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Cryptocurrency giant Coinbase strikes a $100 million deal with New York regulators

Coinbase is a U.S.-based publicly traded cryptocurrency exchange.
Chris Delmas]
/
AFP via Getty Images
Coinbase is a U.S.-based publicly traded cryptocurrency exchange.

Coinbase, a publicly traded cryptocurrency exchange, will pay $100 million in fees because of "significant failures in its compliance program" that violated New York state laws.

Wednesday's announcement of the settlement between Coinbase and the New York State Department on Financial Services comes on the heels of other actions by other regulatory agencies to monitor cryptocurrency companies. Those efforts have gained urgency after the November collapse of FTX, one of the largest cryptocurrency exchanges in the world. Its former founder, Sam Bankman-Fried now faces multiple criminal charges.

The Coinbase settlement also comes a day after the Federal Reserve, the Office of the Comptroller of the Currency and the Federal Deposit Insurance Corporation released a joint statement on the impact the agencies believe that crypto could have on banking organizations.

"Given the significant risks highlighted by recent failures of several large crypto-asset companies, the agencies continue to take a careful and cautious approach related to current or proposed crypto-asset-related activities and exposures at each banking organization," the statement reads.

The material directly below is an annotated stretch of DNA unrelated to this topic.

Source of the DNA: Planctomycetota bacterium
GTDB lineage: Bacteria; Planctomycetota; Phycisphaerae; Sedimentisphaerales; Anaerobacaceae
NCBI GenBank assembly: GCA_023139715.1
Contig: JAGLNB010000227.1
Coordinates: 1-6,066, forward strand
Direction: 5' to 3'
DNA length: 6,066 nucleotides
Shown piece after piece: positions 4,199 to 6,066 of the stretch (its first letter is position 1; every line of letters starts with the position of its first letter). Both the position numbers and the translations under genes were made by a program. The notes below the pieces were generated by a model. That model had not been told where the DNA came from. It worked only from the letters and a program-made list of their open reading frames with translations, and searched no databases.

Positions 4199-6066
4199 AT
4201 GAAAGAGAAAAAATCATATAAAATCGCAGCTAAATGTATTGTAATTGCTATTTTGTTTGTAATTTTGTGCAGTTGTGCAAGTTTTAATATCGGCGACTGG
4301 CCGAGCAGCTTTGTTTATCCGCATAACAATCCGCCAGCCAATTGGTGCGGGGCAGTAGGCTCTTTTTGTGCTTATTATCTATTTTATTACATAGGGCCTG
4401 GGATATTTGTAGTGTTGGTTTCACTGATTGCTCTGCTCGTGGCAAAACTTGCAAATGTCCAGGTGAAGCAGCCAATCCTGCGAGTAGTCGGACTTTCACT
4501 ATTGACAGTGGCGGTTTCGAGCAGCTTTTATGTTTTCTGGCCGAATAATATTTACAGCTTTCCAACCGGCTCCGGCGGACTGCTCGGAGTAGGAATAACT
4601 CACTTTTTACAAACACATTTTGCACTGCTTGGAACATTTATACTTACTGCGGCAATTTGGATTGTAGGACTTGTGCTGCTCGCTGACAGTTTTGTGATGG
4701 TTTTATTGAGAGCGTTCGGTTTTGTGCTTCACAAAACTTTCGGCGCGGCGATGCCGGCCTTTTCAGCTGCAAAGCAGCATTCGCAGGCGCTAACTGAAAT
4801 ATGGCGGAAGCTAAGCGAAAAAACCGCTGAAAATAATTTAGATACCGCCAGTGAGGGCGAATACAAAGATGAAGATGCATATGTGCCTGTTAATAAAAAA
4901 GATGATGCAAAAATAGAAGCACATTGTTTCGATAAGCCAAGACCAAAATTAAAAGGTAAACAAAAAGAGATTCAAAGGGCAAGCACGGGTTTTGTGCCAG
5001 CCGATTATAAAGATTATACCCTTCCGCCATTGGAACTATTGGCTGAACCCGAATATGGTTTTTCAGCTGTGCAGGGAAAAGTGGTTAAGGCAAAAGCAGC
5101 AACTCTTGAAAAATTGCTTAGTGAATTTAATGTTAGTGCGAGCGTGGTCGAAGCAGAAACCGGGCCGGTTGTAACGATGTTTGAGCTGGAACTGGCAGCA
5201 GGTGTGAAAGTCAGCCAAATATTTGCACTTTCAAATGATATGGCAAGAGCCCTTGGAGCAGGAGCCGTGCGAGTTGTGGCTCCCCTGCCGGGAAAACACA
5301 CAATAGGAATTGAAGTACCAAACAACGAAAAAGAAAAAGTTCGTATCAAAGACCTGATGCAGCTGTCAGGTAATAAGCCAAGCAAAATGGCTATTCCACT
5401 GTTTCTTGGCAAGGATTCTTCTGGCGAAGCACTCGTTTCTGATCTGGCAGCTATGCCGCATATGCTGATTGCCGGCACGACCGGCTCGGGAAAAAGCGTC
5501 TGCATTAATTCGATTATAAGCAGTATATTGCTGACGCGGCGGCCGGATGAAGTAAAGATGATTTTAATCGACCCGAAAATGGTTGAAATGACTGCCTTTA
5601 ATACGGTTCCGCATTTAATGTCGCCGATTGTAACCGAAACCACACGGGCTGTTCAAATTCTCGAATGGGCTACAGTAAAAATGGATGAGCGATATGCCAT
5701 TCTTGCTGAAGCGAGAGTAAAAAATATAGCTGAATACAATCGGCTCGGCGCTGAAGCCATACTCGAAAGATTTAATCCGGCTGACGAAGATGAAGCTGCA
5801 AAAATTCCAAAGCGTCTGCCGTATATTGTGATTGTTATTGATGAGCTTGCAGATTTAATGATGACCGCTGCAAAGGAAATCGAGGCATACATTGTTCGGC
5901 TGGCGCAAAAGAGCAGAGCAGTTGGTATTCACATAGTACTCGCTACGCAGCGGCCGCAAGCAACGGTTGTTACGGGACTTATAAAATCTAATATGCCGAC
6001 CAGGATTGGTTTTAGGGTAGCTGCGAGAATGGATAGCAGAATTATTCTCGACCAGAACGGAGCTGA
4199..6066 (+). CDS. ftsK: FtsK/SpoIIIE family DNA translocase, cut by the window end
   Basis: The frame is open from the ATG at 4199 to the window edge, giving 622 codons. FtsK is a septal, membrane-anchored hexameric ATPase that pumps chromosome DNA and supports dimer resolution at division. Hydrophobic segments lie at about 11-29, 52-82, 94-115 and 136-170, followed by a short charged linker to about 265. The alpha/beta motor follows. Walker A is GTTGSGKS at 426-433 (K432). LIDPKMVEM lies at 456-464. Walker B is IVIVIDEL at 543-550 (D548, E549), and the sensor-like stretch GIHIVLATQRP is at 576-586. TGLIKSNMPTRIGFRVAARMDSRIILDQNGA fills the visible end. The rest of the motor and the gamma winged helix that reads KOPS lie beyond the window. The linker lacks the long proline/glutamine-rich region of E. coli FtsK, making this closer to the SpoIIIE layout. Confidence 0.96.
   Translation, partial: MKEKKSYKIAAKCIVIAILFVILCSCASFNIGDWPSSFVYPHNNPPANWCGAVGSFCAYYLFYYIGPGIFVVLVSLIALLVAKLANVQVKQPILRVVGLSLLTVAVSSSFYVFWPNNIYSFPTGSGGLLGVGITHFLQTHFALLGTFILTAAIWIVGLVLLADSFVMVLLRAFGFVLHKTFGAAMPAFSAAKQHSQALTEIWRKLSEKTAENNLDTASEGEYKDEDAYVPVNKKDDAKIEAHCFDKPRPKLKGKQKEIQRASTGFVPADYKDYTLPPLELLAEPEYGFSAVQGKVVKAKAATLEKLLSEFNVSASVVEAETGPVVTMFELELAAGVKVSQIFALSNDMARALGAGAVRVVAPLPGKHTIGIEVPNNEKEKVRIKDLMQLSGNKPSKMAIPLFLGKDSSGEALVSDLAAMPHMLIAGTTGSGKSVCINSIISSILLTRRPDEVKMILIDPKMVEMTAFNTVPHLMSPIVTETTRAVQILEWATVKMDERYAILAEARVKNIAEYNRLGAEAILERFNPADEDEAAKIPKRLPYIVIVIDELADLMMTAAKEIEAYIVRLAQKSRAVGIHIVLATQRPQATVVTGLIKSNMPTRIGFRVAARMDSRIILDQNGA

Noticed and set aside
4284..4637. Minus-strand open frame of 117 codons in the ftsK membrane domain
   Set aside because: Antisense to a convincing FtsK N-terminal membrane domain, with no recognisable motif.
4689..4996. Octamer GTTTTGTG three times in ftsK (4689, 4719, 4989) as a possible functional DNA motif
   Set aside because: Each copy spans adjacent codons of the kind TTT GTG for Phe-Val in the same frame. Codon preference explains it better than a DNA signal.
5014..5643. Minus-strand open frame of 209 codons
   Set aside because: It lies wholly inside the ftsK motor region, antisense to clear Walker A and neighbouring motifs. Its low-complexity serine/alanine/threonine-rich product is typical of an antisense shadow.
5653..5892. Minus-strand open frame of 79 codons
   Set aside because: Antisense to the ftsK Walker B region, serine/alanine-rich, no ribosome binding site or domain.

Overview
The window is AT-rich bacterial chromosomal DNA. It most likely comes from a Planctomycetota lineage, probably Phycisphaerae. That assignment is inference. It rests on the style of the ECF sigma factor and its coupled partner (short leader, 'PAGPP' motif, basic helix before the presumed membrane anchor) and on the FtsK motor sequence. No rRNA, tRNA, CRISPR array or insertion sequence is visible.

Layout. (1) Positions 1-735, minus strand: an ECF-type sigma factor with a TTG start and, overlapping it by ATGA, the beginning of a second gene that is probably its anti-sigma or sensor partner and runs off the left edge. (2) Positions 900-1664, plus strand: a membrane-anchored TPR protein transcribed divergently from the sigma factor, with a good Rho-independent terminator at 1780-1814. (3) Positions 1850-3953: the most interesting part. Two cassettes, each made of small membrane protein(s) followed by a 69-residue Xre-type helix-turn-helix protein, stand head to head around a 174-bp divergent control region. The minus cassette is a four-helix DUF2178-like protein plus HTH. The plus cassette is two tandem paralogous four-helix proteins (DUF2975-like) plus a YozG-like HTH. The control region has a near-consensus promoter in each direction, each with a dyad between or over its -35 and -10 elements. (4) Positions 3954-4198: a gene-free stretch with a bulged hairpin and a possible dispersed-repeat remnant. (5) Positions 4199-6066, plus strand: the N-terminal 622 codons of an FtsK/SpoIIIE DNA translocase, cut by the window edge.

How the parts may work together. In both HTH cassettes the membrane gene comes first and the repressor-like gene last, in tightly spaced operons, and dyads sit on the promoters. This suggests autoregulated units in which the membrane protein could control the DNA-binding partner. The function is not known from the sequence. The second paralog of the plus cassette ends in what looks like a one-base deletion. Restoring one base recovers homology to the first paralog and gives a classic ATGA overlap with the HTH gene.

In the settlement, Coinbase agreed to pay $50 million in penalty fees to the state, and another $50 million to ramp up its compliance program.

New York regulators found that failures in the cryptocurrency exchange's compliance program made it "vulnerable to serious criminal conduct, including, among other things, examples of fraud, possible money laundering, suspected child sexual abuse material-related activity, and potential narcotics trafficking."

These failures included an overly simplistic customer due-diligence program, a backlog of thousands of unreviewed transaction monitoring alerts, and other suspicious activity the exchange failed to properly investigate.

Paul Grewal, Coinbase's chief legal officer, told NPR on Wednesday that the improvement it is making in its compliance program now "outpaces every other other crypto exchange anywhere in the world ... our customers can feel safe and protected while using our platforms."

"Coinbase has taken substantial measures to address these historical shortcomings and remains committed to being a leader and role model in the crypto space, including partnering with regulators when it comes to compliance," Grewal said in an emailed statement.

Coinbase, led by tech-entrepreneur Brian Armstrong, boasts 108 million verified users across more than 100 countries, according to its site. There are $101 billion in assets on the platform, and $159 billion in quarterly volume traded.

Copyright 2023 NPR. To see more, visit https://www.npr.org.

Giulia Heyward
Giulia Heyward is a weekend reporter for Digital News, based out of New York. She previously covered education and other national news as a reporting fellow at The New York Times and as the national education reporter at Capital B News. She interned for POLITICO, where she covered criminal justice reform in Florida, and CNN, as a writer for the trends & culture team. Her work has also been published in The Atlantic, HuffPost and The New Republic.